|A CO2-H2 power supply system as envisioned by the Leibniz team. Click to enlarge.|
Researchers at the Leibniz Institute of Catalysis in Rostock, Germany have developed a feasible process for the on-demand release of hydrogen from formic acid (HCO2H) without the need for the high-temperature reforming process usually involved in other thermochemical hydrogen generation systems.
Björn Loges, Albert Boddien, Henrik Junge, and Matthias Beller report in the journal Angewandte Chemie that this hydrogen, generated at room temperature, can be directly introduced into fuel cells.
Our previous work on the development of low-temperature hydrogen generating systems used alcohols as feedstock. More recently, we had the idea to apply carbon dioxide as storage media for hydrogen. Based on the catalytic processes of formation and decomposition of formic acid, a power supply system should be possible.—Beller (2008)
In the presence of an amine (e.g. N,N-dimethylhexylamine) and with a suitable catalyst (e.g. the commercially available ruthenium phosphine complex [RuCl2(PPH3)2]), formic acid is selectively converted into carbon dioxide and hydrogen at room temperature.
A simple activated charcoal filter is enough to purify the hydrogen gas for use in a fuel cell. The use of formic acid for hydrogen storage allows the advantages of established hydrogen/oxygen fuel cell technology to be combined with those of liquid fuels. Formic acid is nontoxic and easy to store. Because formic acid can be generated catalytically from CO2 and biomass-derived hydrogen, the cycle can be CO2 neutral in principle.
...we have shown for the first time the generation of hydrogen from formic acid amine adducts at such high rates at room temperature with the commercially available complex [RuCl2(PPh3)3]. Compared to previously known organic hydrogen generating systems the system presented can be run at low temperatures without the need of high-temperature reforming processes. The hydrogen produced can be directly used in fuel cells, thus combining the advantages of liquid fuels and established H2/O2 fuel cells. This might be interesting for new applications in portable electric devices.—Beller (2008)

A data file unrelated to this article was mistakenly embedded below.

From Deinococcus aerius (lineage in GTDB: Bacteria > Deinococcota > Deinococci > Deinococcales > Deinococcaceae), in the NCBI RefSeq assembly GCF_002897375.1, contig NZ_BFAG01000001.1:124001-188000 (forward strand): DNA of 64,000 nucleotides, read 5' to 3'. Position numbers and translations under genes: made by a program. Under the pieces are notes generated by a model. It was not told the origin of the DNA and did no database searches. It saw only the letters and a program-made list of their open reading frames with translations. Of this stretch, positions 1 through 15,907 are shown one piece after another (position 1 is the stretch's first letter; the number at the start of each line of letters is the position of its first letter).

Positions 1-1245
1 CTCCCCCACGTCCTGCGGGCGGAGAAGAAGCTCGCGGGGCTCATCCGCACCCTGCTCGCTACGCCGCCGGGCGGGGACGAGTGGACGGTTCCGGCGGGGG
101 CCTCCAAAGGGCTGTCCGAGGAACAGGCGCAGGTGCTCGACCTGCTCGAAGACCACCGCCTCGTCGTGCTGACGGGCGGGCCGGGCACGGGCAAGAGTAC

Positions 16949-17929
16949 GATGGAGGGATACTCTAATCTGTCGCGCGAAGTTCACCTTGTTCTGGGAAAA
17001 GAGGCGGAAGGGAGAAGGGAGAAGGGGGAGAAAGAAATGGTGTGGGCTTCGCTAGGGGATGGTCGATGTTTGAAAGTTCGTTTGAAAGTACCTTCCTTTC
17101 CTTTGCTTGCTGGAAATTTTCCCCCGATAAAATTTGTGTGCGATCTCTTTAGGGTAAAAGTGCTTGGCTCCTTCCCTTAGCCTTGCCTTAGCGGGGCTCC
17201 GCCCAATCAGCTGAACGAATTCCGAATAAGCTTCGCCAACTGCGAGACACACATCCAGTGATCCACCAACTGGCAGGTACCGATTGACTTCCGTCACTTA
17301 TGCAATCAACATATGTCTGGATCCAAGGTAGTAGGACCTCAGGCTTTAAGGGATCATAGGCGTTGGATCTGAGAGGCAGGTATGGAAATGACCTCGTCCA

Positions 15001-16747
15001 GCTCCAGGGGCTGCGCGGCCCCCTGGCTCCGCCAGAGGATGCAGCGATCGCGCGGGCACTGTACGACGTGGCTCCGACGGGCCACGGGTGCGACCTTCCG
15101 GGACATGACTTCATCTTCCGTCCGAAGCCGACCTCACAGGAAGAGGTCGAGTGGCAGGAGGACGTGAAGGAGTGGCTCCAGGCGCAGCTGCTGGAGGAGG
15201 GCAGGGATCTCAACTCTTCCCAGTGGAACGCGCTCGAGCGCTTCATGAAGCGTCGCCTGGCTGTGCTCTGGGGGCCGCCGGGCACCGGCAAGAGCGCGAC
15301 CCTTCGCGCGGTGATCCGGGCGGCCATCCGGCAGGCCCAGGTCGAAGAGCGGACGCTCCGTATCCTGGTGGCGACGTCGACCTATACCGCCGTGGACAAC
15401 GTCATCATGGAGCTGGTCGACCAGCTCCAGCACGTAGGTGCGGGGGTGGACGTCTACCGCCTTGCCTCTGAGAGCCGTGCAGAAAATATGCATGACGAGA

Electrochemical Reduction of CO2. The basic process of the electroreduction of CO2 to organic chemicals such as formic acid, methanol and methane has been known for more than a century. Researchers in Canada have demonstrated the reduction of CO2 to formate (HCO2-) in a trickle-bed continuous electrochemical reactor under industrially viable conditions.
Based on their laboratory work at 10-100 A scale, Prof. Colin Oloman, of the University of British Columbia, and Dr. Hui Li, of the Institute for Fuel Cell Innovation, National Research Council, conclude this type of reactor could potentially be used as the basis for a commercial operation, presuming issues of cathode stability, formate crossover to the anode, and fluid flow distribution can be resolved.
On the basis of a crude (single-cell) reactor model, we have developed conceptual flowsheets of two process options for converting 100 tonne of CO2 into formate and/or formic acid per day. Steady-state material and energy balances indicate that these options are technically feasible, provided the problems mentioned above are not “show-stoppers”. Rough economic calculations predict a sample return on investment in the range of about 0-40% per annum, depending on the cost of electricity (0.01-0.10 US$ kWh-1) and the value of carbon credits (10-1000 US$t-1 (CO2)), while assuming that all products are sold at the prevailing bulk chemical market prices.—Oloman (2008)
Matthias Beller, et. al. (2008) Controlled generation of hydrogen from formic acid amine adducts at room temperature and application in H2/O2 fuel cells, Angewandte Chemie International Edition 2008, 47, No. 21, 3962-3965, doi: 10.1002/anie.200705972
Colin Oloman and Hui Li (2008) Electrochemical Processing of Carbon Dioxide, ChemSusChem 18 Apr 2008 doi: 10.1002/cssc.200800015